Page last updated at 11:16 GMT, Friday, 5 March 2010

Westminster Council's parking department faces EU probe

By Ed Davey
BBC News, London

Westminster City Hall
Westminster Council has insisted it did not break any rules

Westminster Council's parking department is being investigated by the European Union over alleged contractual irregularities, BBC London has learned.

The inquiry concerns Partnerships in Parking, a body set up by the council to allow local authorities to join forces to buy cheap parking services.

In February, BBC London revealed police are holding an inquiry into another contract awarded by the department.

Westminster Council has insisted it did not break any rules.

Partnerships in Parking (PiP) was set up by Westminster's head of parking Alastair Gilchrist and Councillor Danny Chalkley.

Transport for London and six local authorities in the city joined when it was first started up. They said they hoped to get a better deal for parking enforcement services from the private sector.

We are aware of this enquiry and have responded to the commission's request for information
Councillor Danny Chalkey

Canadian company Verrus was awarded the contract to provide pay-and-display services, pay-by-phone, parking tickets and debt collection to the councils.

But it is alleged that, when additional councils joined PiP, they broke European Union rules by automatically starting to use Verrus, rather than tendering it out.

The British government chose not to investigate the case. But the European Union launched its own enquiry - and ordered the UK government to account for its own decision not to.

The Office of Government Commerce (OGC) then asked Westminster Council's legal team to draft a reply to the EU.

Infringement proceedings

An OGC spokesman told the BBC: "I can confirm that we have been in discussions with the European Commission and Westminster Council and we will be able to update you in due course."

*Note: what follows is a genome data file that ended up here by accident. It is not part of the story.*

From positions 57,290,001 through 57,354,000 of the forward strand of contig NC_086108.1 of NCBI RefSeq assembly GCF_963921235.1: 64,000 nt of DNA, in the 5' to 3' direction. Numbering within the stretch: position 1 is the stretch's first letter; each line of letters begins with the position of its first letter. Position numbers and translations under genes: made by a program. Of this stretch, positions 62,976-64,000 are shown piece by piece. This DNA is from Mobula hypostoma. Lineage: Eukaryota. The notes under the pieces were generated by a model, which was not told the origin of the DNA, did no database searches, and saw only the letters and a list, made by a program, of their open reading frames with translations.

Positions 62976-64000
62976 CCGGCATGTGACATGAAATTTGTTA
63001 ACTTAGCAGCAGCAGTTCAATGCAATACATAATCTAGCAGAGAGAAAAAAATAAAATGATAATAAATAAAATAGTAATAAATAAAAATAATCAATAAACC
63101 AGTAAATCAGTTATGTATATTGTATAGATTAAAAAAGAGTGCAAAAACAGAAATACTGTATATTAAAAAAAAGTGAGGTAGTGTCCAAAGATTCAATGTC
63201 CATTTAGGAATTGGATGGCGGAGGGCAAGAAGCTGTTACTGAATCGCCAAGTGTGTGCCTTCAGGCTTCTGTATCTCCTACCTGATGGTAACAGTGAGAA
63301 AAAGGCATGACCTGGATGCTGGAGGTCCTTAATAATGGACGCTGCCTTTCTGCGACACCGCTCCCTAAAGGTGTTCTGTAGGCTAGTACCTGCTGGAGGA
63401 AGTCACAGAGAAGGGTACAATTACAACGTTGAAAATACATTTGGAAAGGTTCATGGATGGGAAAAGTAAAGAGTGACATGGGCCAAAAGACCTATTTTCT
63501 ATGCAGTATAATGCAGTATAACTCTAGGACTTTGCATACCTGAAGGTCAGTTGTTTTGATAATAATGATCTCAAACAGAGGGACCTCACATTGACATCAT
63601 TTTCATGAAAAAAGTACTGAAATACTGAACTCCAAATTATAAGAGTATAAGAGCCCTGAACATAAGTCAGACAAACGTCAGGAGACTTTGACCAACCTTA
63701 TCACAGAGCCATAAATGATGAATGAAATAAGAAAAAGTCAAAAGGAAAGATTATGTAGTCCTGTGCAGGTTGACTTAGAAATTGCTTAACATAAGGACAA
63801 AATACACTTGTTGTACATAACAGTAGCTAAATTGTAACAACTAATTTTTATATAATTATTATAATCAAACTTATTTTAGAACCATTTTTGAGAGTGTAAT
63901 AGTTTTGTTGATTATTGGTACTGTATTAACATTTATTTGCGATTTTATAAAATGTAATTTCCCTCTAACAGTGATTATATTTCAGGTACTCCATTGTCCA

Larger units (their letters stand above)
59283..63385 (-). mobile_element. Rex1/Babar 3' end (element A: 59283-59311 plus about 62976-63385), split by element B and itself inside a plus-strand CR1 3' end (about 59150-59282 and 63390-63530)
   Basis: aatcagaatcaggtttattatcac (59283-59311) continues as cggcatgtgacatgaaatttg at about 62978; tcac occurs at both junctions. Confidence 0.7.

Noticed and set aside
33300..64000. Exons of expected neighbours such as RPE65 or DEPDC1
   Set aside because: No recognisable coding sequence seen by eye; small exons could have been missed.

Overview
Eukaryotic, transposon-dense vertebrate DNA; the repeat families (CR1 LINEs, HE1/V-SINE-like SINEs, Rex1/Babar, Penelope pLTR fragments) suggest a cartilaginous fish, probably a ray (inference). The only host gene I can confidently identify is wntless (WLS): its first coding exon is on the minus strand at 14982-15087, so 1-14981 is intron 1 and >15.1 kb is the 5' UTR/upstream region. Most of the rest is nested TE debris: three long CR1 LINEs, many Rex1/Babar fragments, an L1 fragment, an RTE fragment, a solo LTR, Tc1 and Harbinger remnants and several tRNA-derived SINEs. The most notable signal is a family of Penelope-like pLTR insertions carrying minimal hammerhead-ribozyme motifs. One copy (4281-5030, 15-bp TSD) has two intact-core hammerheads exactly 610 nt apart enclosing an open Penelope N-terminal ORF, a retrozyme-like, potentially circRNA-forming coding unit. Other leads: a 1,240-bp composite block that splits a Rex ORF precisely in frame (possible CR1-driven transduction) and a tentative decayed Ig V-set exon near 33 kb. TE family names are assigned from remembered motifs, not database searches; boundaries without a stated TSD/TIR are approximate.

A European Commission spokesman said: "There is indeed a case. We sent a letter of formal notice on 20 November 2009 - this is the first stage of our infringement proceedings.

"UK authorities replied on 22 January. This reply is currently under assessment - next step not yet decided.

"If we're content with [the] UK government reply, we close the case. If we're not, then we move to the second stage of infringement proceedings."

Councillor Danny Chalkley, Westminster Council's cabinet member for city management, said: "We are aware of this enquiry and have responded to the commission's request for information.

"The contract was properly awarded after a tender process carried out in accordance with the law and the council's procurement processes.

"We will continue to work with Verrus to provide effective parking services across central London."

'Too busy'

On Wednesday Mr Gilchrist was due to speak at a conference on parking services to "discuss the merits of the PiP framework agreement" (The agreement to have parking services supplied by Verrus through PiP).

However, he cancelled the event at the last minute. Mr Gilchrist told the BBC it was because he was "too busy" to speak.

It is the second time in as many months it has emerged that the council's parking department is under investigation.

In February, police began an investigation into allegations of fraud against two senior officers at Westminster Council.

That case concerned the awarding of another multi-million pound parking enforcement contract to a different private company.

Westminster insists that contract was also properly tendered.

That investigation followed a series of controversies connected to Westminster Council's parking department.

Earlier in February, BBC London revealed that Westminster's diplomatic parking bays had not had the correct authorisation for three decades, meaning millions of pounds of fines may be unenforceable.

In January it was caught ordering officers to find ways to use parking to make more revenue, in an apparent breach of the law.

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